Recycling the Past: A Baby Boomer’s Look Back at the Paper Drives of the 1960s

Paper Drives 1960S

As a baby boomer who grew up and attended public school in Southern California in the 1960s, I have some great memories of participating in paper drives. Paper drives were a cultural phenomenon of the era and played a significant role in raising awareness about environmental issues, as well as promoting conservation and recycling efforts.

The Origins of Paper Drives

Back in the 1960s, the environmental movement was just starting to gain steam, and paper drives were one of the most popular ways for schools and communities to get involved. The Cold War and the threat of nuclear war also played a role in this. The government and media were pushing for citizens to be prepared for a nuclear attack and recycling was seen as a way to conserve resources and be prepared.

In our school, we were taught about the importance of recycling and conservation, and our school organized paper drives as a way for us to actively contribute to these efforts. We would collect newspapers and magazines from our homes, as well as from our neighbors and local businesses. The school would then collect and sell the paper to raise money for various school programs and activities.

The Impact of Paper Drives

As a kid, participating in paper drives made me feel like I was doing something important to support the environment. I was proud to be a part of something that I believed was making a difference and it was a great way to learn about conservation and recycling. I also learned that it was important to conserve resources and to be prepared for an emergency.

Beyond the personal feeling it gave us, paper drives had a significant impact on the environment. Collecting and recycling paper helped to reduce waste, conserve resources, and save trees. In addition, it also provided an economic benefit to local businesses, as the paper that was collected would be sold to paper mills.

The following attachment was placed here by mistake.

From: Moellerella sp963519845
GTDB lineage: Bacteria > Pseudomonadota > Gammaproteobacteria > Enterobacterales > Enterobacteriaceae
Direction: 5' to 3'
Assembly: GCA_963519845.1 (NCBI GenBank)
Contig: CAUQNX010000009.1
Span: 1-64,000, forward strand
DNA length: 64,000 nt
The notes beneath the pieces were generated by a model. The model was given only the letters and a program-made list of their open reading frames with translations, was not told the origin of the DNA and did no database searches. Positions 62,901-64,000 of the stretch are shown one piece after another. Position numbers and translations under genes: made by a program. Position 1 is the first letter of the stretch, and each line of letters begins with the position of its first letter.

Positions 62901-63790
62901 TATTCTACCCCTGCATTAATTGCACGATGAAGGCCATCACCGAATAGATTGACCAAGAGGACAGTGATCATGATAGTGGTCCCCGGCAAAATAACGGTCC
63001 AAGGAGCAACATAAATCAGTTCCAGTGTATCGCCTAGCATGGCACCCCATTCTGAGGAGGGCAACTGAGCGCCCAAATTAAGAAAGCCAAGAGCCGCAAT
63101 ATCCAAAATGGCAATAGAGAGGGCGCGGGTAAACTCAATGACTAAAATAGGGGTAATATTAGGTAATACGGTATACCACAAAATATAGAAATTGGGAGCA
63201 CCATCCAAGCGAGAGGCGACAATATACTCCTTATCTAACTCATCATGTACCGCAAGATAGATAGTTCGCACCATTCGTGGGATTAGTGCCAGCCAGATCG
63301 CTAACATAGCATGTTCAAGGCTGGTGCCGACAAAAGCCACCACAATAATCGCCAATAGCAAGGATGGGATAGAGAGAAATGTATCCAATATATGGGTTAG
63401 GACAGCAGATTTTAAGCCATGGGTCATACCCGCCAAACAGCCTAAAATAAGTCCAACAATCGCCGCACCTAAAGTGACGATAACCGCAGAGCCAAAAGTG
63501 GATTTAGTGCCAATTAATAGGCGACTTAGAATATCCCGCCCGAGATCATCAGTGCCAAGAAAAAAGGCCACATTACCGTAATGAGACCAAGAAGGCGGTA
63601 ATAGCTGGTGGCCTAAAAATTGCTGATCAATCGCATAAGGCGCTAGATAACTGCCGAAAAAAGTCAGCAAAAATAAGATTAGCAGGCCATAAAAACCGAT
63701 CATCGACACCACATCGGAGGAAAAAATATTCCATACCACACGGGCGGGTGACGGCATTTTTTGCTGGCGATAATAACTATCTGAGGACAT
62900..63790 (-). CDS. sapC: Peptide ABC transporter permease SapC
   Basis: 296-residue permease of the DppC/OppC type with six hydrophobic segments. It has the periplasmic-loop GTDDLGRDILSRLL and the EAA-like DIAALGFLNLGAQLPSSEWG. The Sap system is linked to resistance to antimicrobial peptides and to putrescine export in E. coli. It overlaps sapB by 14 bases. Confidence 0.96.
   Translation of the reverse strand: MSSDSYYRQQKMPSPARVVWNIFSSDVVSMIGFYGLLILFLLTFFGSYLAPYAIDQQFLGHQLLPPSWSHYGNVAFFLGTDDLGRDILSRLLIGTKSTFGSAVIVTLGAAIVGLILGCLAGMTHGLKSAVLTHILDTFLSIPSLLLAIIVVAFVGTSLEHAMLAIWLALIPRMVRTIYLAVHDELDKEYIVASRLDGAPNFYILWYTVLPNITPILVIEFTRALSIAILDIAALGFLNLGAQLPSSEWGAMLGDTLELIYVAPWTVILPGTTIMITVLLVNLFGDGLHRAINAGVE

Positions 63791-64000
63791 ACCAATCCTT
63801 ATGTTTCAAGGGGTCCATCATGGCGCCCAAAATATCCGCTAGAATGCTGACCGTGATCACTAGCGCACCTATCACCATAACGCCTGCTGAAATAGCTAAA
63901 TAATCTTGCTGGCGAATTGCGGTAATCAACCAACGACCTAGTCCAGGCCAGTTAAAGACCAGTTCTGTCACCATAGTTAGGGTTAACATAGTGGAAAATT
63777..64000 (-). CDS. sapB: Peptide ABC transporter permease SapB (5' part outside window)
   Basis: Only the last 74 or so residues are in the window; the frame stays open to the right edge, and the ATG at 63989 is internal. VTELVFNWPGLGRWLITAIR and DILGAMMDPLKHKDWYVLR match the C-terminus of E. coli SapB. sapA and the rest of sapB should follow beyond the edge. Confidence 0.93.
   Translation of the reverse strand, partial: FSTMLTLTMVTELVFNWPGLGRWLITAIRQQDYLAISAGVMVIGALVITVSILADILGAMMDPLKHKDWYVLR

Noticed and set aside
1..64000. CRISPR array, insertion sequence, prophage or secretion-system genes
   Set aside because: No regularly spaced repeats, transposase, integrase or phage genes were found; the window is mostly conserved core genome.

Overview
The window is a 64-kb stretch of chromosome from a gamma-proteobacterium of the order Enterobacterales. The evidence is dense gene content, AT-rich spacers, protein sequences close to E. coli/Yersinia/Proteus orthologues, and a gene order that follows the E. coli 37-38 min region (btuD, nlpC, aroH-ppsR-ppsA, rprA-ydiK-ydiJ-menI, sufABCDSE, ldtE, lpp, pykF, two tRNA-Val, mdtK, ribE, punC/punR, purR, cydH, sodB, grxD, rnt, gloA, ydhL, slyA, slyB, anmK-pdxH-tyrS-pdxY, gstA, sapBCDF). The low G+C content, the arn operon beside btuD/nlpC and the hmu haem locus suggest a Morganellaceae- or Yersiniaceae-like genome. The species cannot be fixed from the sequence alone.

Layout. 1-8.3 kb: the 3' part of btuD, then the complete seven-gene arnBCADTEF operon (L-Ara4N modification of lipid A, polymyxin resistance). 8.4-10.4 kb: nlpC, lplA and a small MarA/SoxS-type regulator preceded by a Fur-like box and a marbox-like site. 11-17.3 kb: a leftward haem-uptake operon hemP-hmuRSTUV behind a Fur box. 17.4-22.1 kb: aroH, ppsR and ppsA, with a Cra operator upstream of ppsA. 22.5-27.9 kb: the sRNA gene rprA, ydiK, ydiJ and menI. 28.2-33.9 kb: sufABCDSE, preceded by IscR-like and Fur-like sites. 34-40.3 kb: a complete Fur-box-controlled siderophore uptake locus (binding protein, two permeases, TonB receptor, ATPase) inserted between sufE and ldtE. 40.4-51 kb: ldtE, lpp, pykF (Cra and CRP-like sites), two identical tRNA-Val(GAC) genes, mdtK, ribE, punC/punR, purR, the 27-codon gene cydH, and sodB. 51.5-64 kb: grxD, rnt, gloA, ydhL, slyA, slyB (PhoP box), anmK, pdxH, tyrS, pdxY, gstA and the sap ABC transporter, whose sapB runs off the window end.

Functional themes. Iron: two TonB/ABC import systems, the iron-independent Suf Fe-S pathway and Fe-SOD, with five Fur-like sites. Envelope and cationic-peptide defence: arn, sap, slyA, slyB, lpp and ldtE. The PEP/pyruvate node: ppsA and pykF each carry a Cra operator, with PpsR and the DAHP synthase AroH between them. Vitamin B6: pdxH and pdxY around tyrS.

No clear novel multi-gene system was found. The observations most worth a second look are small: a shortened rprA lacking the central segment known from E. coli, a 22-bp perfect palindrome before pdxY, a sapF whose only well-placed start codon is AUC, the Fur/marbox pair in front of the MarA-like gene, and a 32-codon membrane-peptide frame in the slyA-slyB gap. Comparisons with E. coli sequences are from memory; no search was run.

Paper Drives in Schools

At our school, in North Hollywood, California paper drives were an annual event. Teachers and staff would organize the drives and encourage students to collect as much paper as possible. We would be given a goal to reach and would compete against the other classes to see who could collect the most.

It was a fun and engaging way to learn about environmental issues and to take action to make a difference. The school provided a sense of community and cooperation and it was a great way for kids to be part of something bigger than themselves. I remember how proud I felt when our class reached our goal, and how happy I was to see the curbs along the street full of paper we had collected – it was impressive!

The Cultural Significance of Paper Drives

Paper drives were more than just a way to collect and recycle paper, they were also a cultural phenomenon of the 1960s. They represented the growing awareness and concern about environmental issues, and the desire of young people to take action to make a difference.

In a time when the youth were beginning to challenge the status quo, paper drives provided an opportunity for us to make a tangible impact on the environment. It was a way for us to express our values and beliefs, and to be part of something that was bigger than ourselves.

One funny story I remember from those days is about a friend of mine who’s dad was determined to help his kids’ class win the prize for bringing the most paper to the paper drive. So, he went to all the local grocery stores and bought all the newspapers they had! My friend’s class ended up winning the prize, but I think it was more of a victory for his dad’s determination than for his class’s paper collecting skills.

Paper drives were a cultural phenomenon of the 1960s, and I am proud to have been a part of them. These events were fun and participating in paper drives helped me to learn about conservation and recycling, and it made me feel proud to be doing something important to support the environment.

David Goldstein
David launched Boomer Buyer Guides with his wife Alice to provide Baby Boomers with trustworthy, well-researched information about products and services that Baby Boomers buy. Learn more about David Goldstein